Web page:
Blog 11/7/2018

Weekly Clinical Service Dose: November is COPD Awareness Month

According to the National Heart, Lung, and Blood Institute (NHLBI), an estimated 11 million Americans suffer from COPD, and several additional millions likely have COPD and don’t even know it.

Early diagnosis and treatment can help people with COPD improve their quality of life and health.

Sixty-five percent of adults reported that they have heard of COPD, compared to 71 percent in 2011. Among people most at risk for COPD, awareness stood at 74 percent for current smokers and 73 percent for former smokers; in 2011 these values were 78 percent and 76 percent, respectively.

What You Need to Know

  • Chronic obstructive pulmonary disease, commonly known as COPD, is an umbrella term for both emphysema and chronic bronchitis.
  • COPD affects more than 24 million Americans, yet many don’t even know they have it.
  • Emphysema is a chronic condition caused by damage to the lungs’ air sacs (alveoli).
  • Chronic bronchitis is a long-term inflammation of the bronchi, the passage which brings air into the lungs.
  • Smoking is the primary cause of COPD, and quitting is essential to prevention and treatment.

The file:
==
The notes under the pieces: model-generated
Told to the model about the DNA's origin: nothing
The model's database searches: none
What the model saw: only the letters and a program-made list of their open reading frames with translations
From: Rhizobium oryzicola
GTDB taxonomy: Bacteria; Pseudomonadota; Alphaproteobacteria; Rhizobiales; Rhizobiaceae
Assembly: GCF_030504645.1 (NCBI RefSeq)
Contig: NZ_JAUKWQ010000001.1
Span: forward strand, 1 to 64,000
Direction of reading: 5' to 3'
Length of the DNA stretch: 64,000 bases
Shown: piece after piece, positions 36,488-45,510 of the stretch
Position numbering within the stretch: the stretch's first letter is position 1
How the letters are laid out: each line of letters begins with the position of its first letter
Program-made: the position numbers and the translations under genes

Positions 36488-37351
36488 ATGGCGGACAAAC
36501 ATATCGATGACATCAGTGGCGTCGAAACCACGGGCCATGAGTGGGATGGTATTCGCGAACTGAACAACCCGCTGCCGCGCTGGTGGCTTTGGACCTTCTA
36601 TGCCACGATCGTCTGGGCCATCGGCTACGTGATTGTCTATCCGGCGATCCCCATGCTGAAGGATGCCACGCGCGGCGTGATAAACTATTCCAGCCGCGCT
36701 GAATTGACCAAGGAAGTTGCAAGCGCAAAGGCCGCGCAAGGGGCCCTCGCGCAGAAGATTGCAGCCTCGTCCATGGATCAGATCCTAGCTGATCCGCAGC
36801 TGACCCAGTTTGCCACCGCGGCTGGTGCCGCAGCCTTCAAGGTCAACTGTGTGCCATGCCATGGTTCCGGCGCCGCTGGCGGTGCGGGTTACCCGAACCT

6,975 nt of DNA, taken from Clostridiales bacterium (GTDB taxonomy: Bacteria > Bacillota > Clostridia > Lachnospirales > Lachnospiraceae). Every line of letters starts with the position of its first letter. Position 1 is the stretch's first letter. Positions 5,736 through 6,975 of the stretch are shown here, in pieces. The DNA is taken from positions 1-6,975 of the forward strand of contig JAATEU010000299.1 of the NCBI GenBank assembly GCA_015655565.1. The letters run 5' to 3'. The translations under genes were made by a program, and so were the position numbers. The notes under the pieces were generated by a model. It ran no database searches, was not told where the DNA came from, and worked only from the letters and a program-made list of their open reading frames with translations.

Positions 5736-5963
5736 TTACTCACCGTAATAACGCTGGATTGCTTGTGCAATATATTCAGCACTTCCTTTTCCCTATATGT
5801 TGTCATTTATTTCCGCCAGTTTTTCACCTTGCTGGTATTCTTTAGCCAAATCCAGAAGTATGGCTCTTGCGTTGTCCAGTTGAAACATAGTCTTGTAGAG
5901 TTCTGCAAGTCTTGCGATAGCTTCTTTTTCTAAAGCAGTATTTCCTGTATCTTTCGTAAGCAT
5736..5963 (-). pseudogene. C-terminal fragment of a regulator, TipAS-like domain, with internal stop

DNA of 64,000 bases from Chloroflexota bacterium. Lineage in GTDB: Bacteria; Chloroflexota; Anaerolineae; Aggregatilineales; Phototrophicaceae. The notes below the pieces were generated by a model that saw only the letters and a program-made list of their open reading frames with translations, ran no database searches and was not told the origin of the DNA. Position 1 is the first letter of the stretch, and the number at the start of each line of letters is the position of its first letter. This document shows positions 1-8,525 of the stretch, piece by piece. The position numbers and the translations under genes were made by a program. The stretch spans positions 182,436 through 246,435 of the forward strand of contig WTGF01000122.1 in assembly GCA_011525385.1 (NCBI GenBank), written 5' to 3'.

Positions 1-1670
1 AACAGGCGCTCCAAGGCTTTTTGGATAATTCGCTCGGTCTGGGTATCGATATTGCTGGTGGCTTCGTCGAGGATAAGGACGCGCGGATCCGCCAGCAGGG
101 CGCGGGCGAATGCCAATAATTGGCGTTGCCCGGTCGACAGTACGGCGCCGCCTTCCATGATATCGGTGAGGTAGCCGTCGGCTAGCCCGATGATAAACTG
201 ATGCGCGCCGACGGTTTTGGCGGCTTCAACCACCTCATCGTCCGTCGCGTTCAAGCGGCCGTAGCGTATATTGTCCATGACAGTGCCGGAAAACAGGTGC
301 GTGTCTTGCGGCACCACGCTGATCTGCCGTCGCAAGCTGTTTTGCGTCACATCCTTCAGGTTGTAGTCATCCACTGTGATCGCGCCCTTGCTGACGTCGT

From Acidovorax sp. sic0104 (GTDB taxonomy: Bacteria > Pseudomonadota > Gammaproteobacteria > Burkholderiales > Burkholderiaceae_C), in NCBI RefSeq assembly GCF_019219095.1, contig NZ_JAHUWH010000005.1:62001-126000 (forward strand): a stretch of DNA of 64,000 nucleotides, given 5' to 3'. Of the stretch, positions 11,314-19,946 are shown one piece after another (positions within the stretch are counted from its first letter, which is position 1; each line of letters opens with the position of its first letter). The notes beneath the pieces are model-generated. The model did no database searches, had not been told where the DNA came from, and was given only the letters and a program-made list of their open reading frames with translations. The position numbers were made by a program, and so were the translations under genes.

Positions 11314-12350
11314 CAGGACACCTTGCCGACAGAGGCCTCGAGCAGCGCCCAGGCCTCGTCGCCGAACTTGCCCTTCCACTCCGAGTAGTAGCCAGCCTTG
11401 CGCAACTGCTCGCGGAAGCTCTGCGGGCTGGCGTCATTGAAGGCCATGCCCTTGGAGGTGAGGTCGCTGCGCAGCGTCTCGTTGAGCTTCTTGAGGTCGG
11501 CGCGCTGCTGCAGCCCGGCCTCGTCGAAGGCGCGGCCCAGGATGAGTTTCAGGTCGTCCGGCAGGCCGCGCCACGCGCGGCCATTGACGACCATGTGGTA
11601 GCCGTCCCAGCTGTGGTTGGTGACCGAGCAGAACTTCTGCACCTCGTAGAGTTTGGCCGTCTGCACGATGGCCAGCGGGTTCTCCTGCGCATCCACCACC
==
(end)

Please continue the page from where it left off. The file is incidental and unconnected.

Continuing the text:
Could you have COPD?

The main cause of COPD is tobacco smoke, so if you smoke or used to smoke, you are at a higher risk of having COPD. Exposure to air pollutants like cigarette smoke or outdoor smog in the home or at work, family history, and respiratory infections like pneumonia also increase your risk.

Symptoms of COPD include:

  • Frequent coughing or wheezing
  • Excess phlegm or sputum
  • Shortness of breath
  • Trouble taking a deep breath

If you experience these symptoms, you should discuss them with your physician.

How is COPD diagnosed?

COPD is diagnosed using a simple breathing test called spirometry.

How is COPD treated?

Treating your COPD can greatly improve your quality of life. Treatment options that your doctor may consider include:

  • Quit smoking. For people who smoke, the most important aspect of treatment is smoking cessation.
  • Avoid tobacco smoke and other air pollutants at home and at work
  • Medication. Symptoms such as coughing, or wheezing can be treated with medication.
  • Pulmonary rehabilitation is a personalized treatment program that teaches you how to manage your COPD symptoms to improve quality of life. Plans may include learning to breathe better, how to conserve your energy, and advice on food and exercise.
  • Avoid lung infections. Lung infections can cause serious problems in people with COPD. Certain vaccines, such as flu and pneumonia vaccines, are especially important for people with COPD. Learn more about vaccination recommendations. Respiratory infections should be treated with antibiotics, if appropriate.
  • Supplemental oxygen from a portable oxygen tank may be needed if blood oxygen levels are low.

Early Diagnosis can make a huge impact on this disease connect with you physician.

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